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Spanish or Spanglish - the language of Puerto Rico

Spanglish: The Language of Puerto Rico

What the heck is “Spanglish”?

Tim and I were walking down the sidewalk looking for a quick, inexpensive place to eat. We really wanted breakfast that wasn’t going to cost $30.00 (again). We heard that a local shopping plaza had just the place – local, cheap, and tasty.

All of a sudden, I stopped and stared above the businesses. Tim also looked up puzzled, trying to figure out what in the world I was looking at. It was a large bulletin sign that said:

"Estas Open Para Probar Cosas Nuevas? - AT&T"

Wondering where we were? The place was Isla Verde, Puerto Rico.

I do not consider myself very good in Spanish but I get by – unless someone starts jabbering at me directly, at which point I freeze and panic – Ha Ha. But I stood there trying to figure what the heck the word “open” meant; I had no trouble with the rest of the sentence. Then it dawned on me – what I was looking at was Spanglish! I laughed and explained to Tim what caught my attention.

The translation of the sign was “Are You Open to Try New Things? – AT&T”. HA!

That was our first exposure to Spanglish in Puerto Rico. During the rest of our visit, we found it everywhere. In fact, on one occasion, we witnessed two tour guides conversing, one of them was asking things in Spanish, while the other was answering him in English – crazy!

In case you’re curious, Spanglish is a real term. It was coined by a Puerto Rican linguist, Salvador Tió, to describe Spanish spoken with some English words thrown in. That bulletin board we saw, was certainly a great example of Spanglish.

You probably already know that the official languages of Puerto Rico are both Spanish and English and you may even know that Spanish is used to teach in schools and is much more prevalent than English. But did you know that Puerto Ricans don’t speak true Spanish? Instead, they speak Spanglish and in fact, someone speaking pure Latinate Spanish is considered “stuck up” or unapproachable.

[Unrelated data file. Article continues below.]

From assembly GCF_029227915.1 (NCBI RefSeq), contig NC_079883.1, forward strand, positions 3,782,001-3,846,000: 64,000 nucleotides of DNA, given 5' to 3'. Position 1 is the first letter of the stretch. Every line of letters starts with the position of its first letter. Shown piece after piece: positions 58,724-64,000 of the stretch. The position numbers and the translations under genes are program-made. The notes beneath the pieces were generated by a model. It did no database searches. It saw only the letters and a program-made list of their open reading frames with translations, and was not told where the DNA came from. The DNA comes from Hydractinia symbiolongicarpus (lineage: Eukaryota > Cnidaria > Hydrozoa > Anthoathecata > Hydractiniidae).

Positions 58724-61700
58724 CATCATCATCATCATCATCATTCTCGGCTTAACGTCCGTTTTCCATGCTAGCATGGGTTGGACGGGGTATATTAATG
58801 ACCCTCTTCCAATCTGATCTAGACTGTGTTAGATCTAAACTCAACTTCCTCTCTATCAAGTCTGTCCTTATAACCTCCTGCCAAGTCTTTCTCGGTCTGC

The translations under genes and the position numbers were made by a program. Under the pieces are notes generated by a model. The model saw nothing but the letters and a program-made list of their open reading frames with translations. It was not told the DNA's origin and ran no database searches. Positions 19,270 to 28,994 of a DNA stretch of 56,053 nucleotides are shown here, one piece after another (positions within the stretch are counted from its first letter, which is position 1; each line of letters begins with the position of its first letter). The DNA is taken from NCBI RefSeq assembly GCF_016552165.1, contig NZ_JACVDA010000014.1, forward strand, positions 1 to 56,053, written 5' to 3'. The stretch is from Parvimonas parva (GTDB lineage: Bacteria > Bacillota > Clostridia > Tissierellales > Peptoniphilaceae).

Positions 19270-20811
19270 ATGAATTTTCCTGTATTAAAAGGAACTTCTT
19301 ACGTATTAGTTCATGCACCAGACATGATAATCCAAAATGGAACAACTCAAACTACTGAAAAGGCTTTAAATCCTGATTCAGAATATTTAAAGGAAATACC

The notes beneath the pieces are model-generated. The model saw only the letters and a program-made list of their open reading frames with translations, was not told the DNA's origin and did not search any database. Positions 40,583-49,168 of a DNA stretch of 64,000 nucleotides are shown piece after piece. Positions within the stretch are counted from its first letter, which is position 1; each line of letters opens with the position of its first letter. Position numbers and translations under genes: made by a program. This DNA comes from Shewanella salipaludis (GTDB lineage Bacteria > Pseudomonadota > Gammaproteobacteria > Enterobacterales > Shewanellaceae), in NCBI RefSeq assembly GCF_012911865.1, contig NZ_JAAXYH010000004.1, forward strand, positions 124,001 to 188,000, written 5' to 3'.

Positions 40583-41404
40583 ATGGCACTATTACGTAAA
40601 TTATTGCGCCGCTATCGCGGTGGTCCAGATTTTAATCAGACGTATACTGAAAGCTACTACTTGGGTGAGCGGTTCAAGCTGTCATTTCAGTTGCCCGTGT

Puerto Rico is considered by many to be a poor place to learn Spanish – too bad – because many, many English words are thrown in. The funny thing was that often, I didn’t even recognize them as English words because they were pronounced with a local Spanish accent – bizarre!

Another thing that we noticed about Spanish in Puerto Rico was that many Puerto Ricans, when they hear an English-speaker trying to say something in Spanish, instantly switch to English. This makes it kind of difficult to practice Spanish.

And if you think that Spanglish is just slag, think again. Many politicians and even educators use Spanglish and no one even gives it a second thought.

Check out this video for example. You may not realize it but there are many English words thrown in by the speakers.

So, in some ways, it will probably be easier to learn Spanglish for us because we obviously already know the English words, but if we were to go to another Spanish-speaking country, we’d be in trouble – we would not know may of the proper Spanish words.

By the way, in case you’re wondering, there actually are Spanish Language schools in Puerto Rico but don’t ask me if they teach pure Spanish or Spanglish – I just don’t know.

You may also like our posts on Pimsleur Spanish Program Review and Learn Spanish for Retirement Abroad.



About Joanna

is a Polish American living in Arizona with her husband Tim. She is a founding partner of JTR Tech and she is proud to be a professional geek. She had dreamt of living abroad for many years. So, she and Tim created AbroadDreams.com to document the process of making their dream of moving abroad come true. They spent 2 years in Puerto Rico and several months in Spain and Poland. Now they are exploring the American Southwest.

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  1. Hello again, really enjoying your blog, good PR ones are hard to find! I am having a hard time myself with the language here. Just learning a new language is difficult enough w/o the challenge of various dialects. My husband, who was born here, said he often had to “switch” from correct Spanish to a more “rural version” depending on who he was talking to, especially in business. I liken it to the southern states, if you go to any small rural town you might add a little twang to fit in. But then, I have never been much for fitting in so I’ll stick with Pimsleur’s Spanish and leave the Spanglish for someone else. Oh and the S’s! Why are they dropped so much?! Have you noticed that yet?

    • Hi Karen,

      Glad you enjoyed the post. Where in PR are you located and what do you think of it where you are?

      We’re always looking for new people to meet and new places to see when we visit.

      Thanks for reading

  2. Watching the video I recognized no English words! ¡Jaja!